Plants & Humans
Plants and humans are essential for each other, both need each other’s help to live on planet Earth. Plant organelles are similar in composition and function to those of animals. The cell wall of plants is made up of cellulose, which also comprises the primary structural components of human cells.
Cellulose, a carbohydrate with many glucose units linked in long chains, is the most abundant organic compound on earth; because it provides structure and protection for plants, it is also a major component of wood and paper. Plants store sugars in the form of starch. Other organic molecules found in plants include proteins, lipids, alkaloids, and various vitamins.
The major difference between Plants and Humans:
Like animals, plants obtain energy through cellular respiration where glucose reacts with oxygen to release chemical energy. Plants take up carbon dioxide from their surroundings, which is used as an energy source during photosynthesis. Plants also release oxygen into the environment during this process; all living organisms require oxygen to survive and contribute to a balanced ecosystem.
Plants that are eaten by animals may become part of their diet, thus enabling nutrients and molecules from plants to be transferred to animal tissues. Humans obtain much of their food energy from eating plants. Plants also help to clean the environment by removing pollutants through photosynthesis. Plants utilize some of the nutrients and minerals in the soil, while others remain in plant tissues after cells die; these chemicals may then be taken up by animals and ingested. Plants also have nervous systems that allow them to detect environmental stimuli.
Plants and animals share many characteristics, but they also have unique structures that enable them to function differently. Plants do not move from place to place; instead, they are immobile or sessile. Plants can reproduce asexually by forming specialized parts such as roots and tubers that create new organisms containing the same genetic material. Plants cannot digest most compounds consumed by humans and other animals; instead, they rely on gut bacteria to break down food molecules. Plants also lack an immune system, which is important for killing foreign cells in animal bodies. Plants are generally immobile as they cannot sense stimuli and move away from harmful areas.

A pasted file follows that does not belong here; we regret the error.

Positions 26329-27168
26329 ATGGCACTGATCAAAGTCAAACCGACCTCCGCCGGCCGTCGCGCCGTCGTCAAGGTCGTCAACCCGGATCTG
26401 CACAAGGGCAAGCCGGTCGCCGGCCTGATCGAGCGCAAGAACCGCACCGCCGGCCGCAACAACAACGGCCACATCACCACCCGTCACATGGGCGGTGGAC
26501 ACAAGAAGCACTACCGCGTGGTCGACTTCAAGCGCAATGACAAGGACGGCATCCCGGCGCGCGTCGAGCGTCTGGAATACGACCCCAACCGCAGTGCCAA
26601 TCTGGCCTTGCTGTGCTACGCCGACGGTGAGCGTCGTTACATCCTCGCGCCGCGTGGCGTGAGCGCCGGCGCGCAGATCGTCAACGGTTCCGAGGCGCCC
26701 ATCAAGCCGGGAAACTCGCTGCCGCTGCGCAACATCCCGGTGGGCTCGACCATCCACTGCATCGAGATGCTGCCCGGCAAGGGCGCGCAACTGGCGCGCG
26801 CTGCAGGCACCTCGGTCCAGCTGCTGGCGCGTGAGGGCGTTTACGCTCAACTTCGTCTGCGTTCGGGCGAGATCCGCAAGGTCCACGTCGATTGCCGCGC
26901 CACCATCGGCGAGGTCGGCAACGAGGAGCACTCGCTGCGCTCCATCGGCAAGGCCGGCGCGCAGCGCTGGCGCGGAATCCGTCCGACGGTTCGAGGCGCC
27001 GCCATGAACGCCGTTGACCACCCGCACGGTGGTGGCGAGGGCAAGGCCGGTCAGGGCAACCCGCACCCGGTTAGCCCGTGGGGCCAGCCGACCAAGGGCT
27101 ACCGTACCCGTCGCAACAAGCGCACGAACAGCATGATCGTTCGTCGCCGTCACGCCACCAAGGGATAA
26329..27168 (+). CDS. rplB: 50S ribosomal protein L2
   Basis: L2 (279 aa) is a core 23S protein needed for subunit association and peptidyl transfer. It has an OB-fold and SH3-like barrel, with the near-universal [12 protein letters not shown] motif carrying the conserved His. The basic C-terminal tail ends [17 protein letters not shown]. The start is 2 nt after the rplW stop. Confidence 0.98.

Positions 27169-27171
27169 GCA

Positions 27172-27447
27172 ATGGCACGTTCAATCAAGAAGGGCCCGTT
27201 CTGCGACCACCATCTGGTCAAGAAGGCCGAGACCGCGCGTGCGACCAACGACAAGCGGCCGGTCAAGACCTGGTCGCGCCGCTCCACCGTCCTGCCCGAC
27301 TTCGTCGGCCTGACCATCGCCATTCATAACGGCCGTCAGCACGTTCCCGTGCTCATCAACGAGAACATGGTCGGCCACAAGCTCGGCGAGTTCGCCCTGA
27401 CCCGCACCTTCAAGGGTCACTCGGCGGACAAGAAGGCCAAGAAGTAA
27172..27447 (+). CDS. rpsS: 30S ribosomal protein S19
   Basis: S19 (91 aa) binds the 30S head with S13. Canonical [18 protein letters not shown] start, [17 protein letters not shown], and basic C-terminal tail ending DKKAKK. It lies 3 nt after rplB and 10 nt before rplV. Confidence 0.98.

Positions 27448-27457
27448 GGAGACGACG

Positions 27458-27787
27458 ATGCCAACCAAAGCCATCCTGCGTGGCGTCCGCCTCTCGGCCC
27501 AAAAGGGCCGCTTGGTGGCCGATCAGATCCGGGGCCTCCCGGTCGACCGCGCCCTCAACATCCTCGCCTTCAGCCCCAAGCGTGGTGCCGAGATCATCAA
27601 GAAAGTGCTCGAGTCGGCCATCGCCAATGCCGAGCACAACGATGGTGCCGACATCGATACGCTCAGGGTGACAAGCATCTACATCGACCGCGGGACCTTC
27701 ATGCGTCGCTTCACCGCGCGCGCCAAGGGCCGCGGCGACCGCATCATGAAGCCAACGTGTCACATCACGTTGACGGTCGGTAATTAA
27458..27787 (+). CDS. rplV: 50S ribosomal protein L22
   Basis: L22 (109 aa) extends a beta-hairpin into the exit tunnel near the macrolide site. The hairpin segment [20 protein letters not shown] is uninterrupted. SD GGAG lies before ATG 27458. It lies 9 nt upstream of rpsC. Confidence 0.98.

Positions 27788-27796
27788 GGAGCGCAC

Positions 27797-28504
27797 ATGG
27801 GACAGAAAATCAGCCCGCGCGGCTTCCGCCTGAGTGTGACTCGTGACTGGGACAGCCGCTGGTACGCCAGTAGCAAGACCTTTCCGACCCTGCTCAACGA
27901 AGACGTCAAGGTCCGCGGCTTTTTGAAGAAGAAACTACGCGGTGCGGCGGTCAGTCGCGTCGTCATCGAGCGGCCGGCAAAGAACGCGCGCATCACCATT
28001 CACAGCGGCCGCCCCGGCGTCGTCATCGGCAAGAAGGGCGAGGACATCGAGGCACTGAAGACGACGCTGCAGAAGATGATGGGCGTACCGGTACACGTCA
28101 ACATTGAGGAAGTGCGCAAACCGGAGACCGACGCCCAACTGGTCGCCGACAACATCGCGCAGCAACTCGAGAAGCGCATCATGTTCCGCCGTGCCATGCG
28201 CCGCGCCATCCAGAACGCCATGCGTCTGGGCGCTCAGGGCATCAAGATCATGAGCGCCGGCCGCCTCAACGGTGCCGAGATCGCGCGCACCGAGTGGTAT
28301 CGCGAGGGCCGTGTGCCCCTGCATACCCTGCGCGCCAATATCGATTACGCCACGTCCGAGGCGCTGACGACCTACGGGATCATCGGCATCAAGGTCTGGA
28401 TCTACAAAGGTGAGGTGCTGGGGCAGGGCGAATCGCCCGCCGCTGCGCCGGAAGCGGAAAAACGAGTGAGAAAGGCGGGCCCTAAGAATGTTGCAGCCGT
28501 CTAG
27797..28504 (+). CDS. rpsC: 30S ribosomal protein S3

Humans require oxygen to breathe and ingest nutrients that aid in cellular functions. However, humans also require food to provide their bodies with the energy and nutrients necessary for bodily functions such as growth, reproduction, and movement.
Humans digest all types of food, not just plants. Humans also have a highly-developed immune system that helps to ensure the survival of the species by helping to fight harmful infections and diseases. Plants do not have neurons or brains; instead, they rely on hormones and other molecules for communication. Plants can sense and respond to their environment through a process known as tropism, which also helps them sense when to move water and minerals from the soil up to their leaves. Plants are sessile; they cannot move from place to place.
Plants can reproduce asexually, while humans reproduce sexually. Plants have a much slower metabolism than human beings due to the lack of mitochondria in cells that aid in cellular respiration. Plants do not have brains or nervous systems, whereas human beings do. Plants cannot sense stimuli and move away from harmful areas as a response to pain, unlike humans who can.
Plants require water and minerals from the soil to survive; however, they are incapable of transporting these nutrients alone through their roots and stems into different parts of the plant. Plants do not have many of the abilities that humans have, such as complex systems and processes for survival. Plants breathe in carbon dioxide and release oxygen through a process called photosynthesis, while animals breathe oxygen and release carbon dioxide during cellular respiration. Plants are immobile and cannot move from place to place due to lack of locomotion; this immobility contributes to their survival. Plants are also sessile, meaning that they do not move from place to place.
The conclusion of this article was to highlight the differences between humans and plants to show that they are similar but very different at the same time.
The conclusion about how both organisms function is true, however, an extension could discuss how these similarities can be linked. They have similar components and structures but they perform different functions. One example of this is the mitochondria that are present in all plant cells, but not animal cells. The mitochondria essentially take sugars from plants during photosynthesis and turn them into energy-rich molecules that the rest of the plant can use. This process happens in almost a similar way in animal cells.